Overall, the Caribbean insurance market remained profitable in 2016 despite the region’s high exposure to a variety of natural catastrophe events, helped by the softening reinsurance pricing landscape and the high use of reinsurance protection amongst Caribbean firms, says A.M. Best.
International rating agency A.M. Best has underlined the high use of efficient and available catastrophe reinsurance protection as a driving force behind the continued profitability of the Caribbean insurance sector.
Most Caribbean general insurers that A.M. Best rates recorded strong earnings in 2016 and over the last five years, as underwriting gains and investment returns remained positive despite the regions high exposure to catastrophe events, such as earthquakes, tropical storms, flooding, and hurricanes.
A.M. Best says the fact the region hasn’t experienced any major catastrophes and that general insurers utilise catastrophe reinsurance to protect shareholder equity, has enabled companies to build strong balance sheets.
“All property writers in the Caribbean use reinsurance extensively to minimize their net exposure to loss from natural catastrophes. A comprehensive catastrophe reinsurance program, in combination with underlying reinsurance treaties, is essential for protecting shareholder equity, given the potential for hurricanes, flooding, and even the occasional earthquake in the region,” says A.M. Best.
In fact, as much as 75% to 80% of a property book of business might be transferred to the global reinsurance market, says A.M. Best, significantly reducing firms’ net loss exposure as a percentage of shareholder equity.
Benefitting insurers in the region’s high use of reinsurance, in recent times, has been the softening market landscape. Overcapacity and high competition has driven down rates in the global reinsurance market, and cedents have been able to take advantage of prolonged buyers market conditions, essentially purchasing efficient reinsurance protection.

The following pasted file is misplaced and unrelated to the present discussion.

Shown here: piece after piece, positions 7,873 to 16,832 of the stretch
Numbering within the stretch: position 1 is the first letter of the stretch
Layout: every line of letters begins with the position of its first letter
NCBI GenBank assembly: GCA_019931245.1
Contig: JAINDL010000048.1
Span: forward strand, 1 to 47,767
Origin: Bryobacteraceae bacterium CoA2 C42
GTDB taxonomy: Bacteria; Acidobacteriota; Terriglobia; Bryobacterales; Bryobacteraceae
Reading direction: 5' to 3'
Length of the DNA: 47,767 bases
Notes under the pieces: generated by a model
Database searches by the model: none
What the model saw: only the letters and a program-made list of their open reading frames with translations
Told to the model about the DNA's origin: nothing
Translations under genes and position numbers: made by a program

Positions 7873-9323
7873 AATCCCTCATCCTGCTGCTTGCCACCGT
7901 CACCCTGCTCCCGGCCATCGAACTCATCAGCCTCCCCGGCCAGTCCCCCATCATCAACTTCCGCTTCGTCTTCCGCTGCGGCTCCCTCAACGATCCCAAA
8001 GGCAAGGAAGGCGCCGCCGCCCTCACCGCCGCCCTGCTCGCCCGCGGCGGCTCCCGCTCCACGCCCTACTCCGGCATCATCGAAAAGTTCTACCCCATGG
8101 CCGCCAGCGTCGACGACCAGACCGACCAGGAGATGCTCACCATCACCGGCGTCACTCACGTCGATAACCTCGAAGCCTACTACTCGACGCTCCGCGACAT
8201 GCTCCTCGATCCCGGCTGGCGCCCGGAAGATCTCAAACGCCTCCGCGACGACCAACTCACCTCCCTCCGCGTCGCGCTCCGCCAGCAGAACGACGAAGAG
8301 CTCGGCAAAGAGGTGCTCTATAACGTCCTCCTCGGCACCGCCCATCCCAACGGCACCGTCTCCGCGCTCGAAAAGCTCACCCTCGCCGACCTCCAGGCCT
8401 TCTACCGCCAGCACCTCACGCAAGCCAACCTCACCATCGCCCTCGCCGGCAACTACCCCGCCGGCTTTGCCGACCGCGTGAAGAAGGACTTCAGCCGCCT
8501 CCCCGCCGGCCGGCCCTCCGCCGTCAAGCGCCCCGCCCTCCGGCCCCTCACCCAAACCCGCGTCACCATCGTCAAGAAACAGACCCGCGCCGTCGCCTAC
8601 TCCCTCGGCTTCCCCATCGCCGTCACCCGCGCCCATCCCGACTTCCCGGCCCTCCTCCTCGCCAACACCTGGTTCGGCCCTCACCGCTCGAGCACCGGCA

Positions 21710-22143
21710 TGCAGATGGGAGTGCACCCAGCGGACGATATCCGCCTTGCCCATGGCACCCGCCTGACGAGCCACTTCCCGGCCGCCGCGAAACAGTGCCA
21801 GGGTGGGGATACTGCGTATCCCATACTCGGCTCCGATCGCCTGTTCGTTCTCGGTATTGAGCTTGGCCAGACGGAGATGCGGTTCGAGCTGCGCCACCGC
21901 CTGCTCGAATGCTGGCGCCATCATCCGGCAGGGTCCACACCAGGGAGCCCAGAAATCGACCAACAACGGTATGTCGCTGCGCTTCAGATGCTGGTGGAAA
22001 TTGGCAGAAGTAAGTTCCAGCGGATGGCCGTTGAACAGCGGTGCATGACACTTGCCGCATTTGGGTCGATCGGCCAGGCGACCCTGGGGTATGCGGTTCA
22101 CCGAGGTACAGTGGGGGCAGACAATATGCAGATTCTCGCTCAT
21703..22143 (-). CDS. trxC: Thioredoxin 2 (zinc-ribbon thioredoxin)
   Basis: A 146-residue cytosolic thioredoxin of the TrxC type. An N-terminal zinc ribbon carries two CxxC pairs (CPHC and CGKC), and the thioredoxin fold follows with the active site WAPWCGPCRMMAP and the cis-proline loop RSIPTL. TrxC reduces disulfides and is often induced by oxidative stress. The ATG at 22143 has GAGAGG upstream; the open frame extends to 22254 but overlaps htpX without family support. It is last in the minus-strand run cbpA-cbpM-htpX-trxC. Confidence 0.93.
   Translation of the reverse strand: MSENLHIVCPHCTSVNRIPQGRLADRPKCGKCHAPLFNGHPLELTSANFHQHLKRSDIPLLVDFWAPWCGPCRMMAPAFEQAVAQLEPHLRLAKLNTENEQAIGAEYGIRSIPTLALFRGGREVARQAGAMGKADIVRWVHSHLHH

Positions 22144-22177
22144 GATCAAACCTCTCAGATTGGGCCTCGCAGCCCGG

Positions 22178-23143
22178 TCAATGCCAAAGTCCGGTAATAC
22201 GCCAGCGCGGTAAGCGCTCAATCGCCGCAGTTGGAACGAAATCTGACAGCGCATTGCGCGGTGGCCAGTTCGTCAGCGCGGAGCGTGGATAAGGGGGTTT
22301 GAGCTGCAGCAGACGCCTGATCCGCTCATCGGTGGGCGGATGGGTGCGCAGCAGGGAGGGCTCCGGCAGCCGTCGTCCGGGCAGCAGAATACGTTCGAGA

A.M. Best highlights this point; “Although there have been several hurricanes in the Caribbean in recent years, the lack of a significant event and the below average frequency of hurricane activity, coinciding with excess capital in the reinsurance marketplace, have resulted in lower reinsurance costs for the region’s general insurers. Lower reinsurance costs and competitive market conditions are contributing to the lower rates for coverage that primary companies are charging and the soft market pricing environment.”
The rating agency also explains that reinsurance limits in the region are typically based on knowledge and understanding of risk exposure, and are usually well above catastrophe modelling maximum probable loss estimates that the broker community provides.
“However, in A.M. Best’s opinion, although the quality of data used in catastrophe modeling throughout the islands is improving, it is still somewhat deficient in terms of the building materials used in the region, types of roofing structures, and mechanical systems,” explains A.M. Best.
Looking forward, A.M. Best warned that the ongoing softening of markets, excess reinsurance capacity, and costs related to regulation will continue to pressure the Caribbean insurance industry, and add to this a substantial loss event and it will be interesting to see how companies in the Caribbean perform.